Last December, former major leaguer Ryan Freel committed suicide. Nearly a year later, he has become the first major leaguer diagnosed with chronic traumatic encephalopathy (CTE), a degenerative brain disease linked to numerous athletes — particularly football players — who committed suicide.
CTE has become an increasingly hot-button topic as sports continues to deal with the long-term effects of head injuries and concussions.
According to the Florida Times-Union in Freel’s native Jacksonville, Freel’s family learned of the findings on Freel’s brain earlier this month from the Boston University Center for the Study of Traumatic Encephalopathy and Sports Legacy Institute. Freel’s family donated his brain tissue after his death upon learning, according to reports, that Freel suffered nine or 10 concussions in his career. Freel played parts of eight seasons with the Blue Jays, Reds, Orioles, Cubs and Royals from 2001-09.
According to the Times-Union:
"The report from the Boston University Center for the Study of Traumatic Encephalopathy and Sports Legacy Institute was presented to Freel’s mother and stepfather, Norma and Clark Vargas, and to representatives from Major League Baseball on Dec. 11 at the winter meetings in Lake Buena Vista. There, evidence confirmed that Freel was suffering from Stage II CTE when he committed suicide on Dec. 22, 2012. He was 36 years old.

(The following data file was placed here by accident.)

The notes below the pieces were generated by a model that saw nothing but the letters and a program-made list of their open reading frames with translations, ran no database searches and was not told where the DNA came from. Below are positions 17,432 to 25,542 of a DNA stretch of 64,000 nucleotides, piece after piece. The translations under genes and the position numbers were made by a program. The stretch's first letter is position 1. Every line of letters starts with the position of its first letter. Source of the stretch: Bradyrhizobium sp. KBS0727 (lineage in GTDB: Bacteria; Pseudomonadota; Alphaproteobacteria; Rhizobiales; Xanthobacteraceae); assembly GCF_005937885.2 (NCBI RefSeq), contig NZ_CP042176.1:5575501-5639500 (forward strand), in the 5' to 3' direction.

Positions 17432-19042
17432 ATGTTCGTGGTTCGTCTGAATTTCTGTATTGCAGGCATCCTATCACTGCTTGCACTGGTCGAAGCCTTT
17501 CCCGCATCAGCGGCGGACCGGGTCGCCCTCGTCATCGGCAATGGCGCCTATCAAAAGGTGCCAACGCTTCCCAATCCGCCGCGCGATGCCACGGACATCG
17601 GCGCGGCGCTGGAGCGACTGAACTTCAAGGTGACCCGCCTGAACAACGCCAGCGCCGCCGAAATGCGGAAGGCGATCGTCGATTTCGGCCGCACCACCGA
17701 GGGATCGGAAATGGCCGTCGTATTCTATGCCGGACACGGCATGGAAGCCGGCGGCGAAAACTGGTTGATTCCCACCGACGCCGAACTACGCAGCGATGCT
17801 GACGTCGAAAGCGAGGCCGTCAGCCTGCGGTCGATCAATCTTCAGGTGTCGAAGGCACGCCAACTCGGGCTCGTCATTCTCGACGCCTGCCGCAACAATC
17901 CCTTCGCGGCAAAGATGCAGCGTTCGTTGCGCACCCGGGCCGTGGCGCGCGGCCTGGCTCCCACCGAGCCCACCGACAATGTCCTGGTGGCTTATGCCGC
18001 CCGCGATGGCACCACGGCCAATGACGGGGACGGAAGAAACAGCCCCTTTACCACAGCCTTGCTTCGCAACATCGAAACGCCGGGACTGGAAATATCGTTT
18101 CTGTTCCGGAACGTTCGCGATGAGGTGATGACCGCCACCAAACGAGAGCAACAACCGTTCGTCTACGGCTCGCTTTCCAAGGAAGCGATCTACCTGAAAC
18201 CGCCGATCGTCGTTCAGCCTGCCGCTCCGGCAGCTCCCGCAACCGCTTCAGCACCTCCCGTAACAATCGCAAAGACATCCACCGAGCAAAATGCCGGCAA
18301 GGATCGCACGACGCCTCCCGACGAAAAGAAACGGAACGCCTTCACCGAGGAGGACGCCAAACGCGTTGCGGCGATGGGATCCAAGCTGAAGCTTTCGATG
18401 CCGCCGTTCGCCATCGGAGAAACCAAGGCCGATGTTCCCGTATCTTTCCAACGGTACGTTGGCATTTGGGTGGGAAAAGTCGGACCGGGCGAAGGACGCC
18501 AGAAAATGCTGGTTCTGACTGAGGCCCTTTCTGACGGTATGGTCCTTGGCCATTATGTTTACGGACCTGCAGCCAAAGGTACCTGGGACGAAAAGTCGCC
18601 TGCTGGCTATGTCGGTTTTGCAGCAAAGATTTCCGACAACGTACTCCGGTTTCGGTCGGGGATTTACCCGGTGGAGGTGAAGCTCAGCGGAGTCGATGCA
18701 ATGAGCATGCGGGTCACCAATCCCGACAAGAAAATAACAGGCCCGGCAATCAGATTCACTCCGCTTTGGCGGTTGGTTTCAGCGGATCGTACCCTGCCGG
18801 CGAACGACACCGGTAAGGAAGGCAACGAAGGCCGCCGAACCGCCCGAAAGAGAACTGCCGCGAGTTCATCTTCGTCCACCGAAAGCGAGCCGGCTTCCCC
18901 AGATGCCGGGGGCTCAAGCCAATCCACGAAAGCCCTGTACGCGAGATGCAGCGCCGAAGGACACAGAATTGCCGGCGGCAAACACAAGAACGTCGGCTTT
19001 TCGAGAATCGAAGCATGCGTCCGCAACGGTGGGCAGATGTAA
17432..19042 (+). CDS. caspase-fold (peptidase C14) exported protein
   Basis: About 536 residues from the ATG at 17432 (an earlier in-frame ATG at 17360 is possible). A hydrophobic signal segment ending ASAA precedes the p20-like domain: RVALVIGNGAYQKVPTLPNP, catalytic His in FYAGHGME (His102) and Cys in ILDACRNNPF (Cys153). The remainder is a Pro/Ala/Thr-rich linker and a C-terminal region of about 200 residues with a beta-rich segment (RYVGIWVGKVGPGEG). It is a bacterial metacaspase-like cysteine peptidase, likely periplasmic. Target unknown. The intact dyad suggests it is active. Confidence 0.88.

According to the Oxford Journals of Medicine, Stage II on the CTE scale includes "depression, explosivity and short-term memory loss." Stage IV is the final and most severe stage, where "dementia, word-finding difficulty and aggression were characteristic."
The Times-Union said that the findings help Freel’s family rest a little easier in knowing that Freel "was battling something beyond his control provided some closure." Freel left behind a wife and three daughters.
Chris Nowinski, Co-Founder and Executive Director at Sports Legacy Institute, told the Times-Union that Freel’s diagnosis could be a bit of a breakthrough.
"I think this will educate a new group of people who may never have heard of the football findings, the hockey findings," Nowinski told the paper. "CTE can be caused by any brain trauma."
In recent years CTE has taken on a heightened awareness in sports, as several athletes who committed suicide were later found to suffer from the disease. One ESPN report in January said that 34 former NFL players were diagnosed with the disease, including Junior Seau and Dave Duerson, both of whom shot themselves to death. CTE has also been linked to hockey players and boxers after their deaths.
In November it was revealed that several living NFL greats, including Tony Dorsett and Joe DeLamielleure — both Hall of Famers — have been diagnosed as having signs of CTE.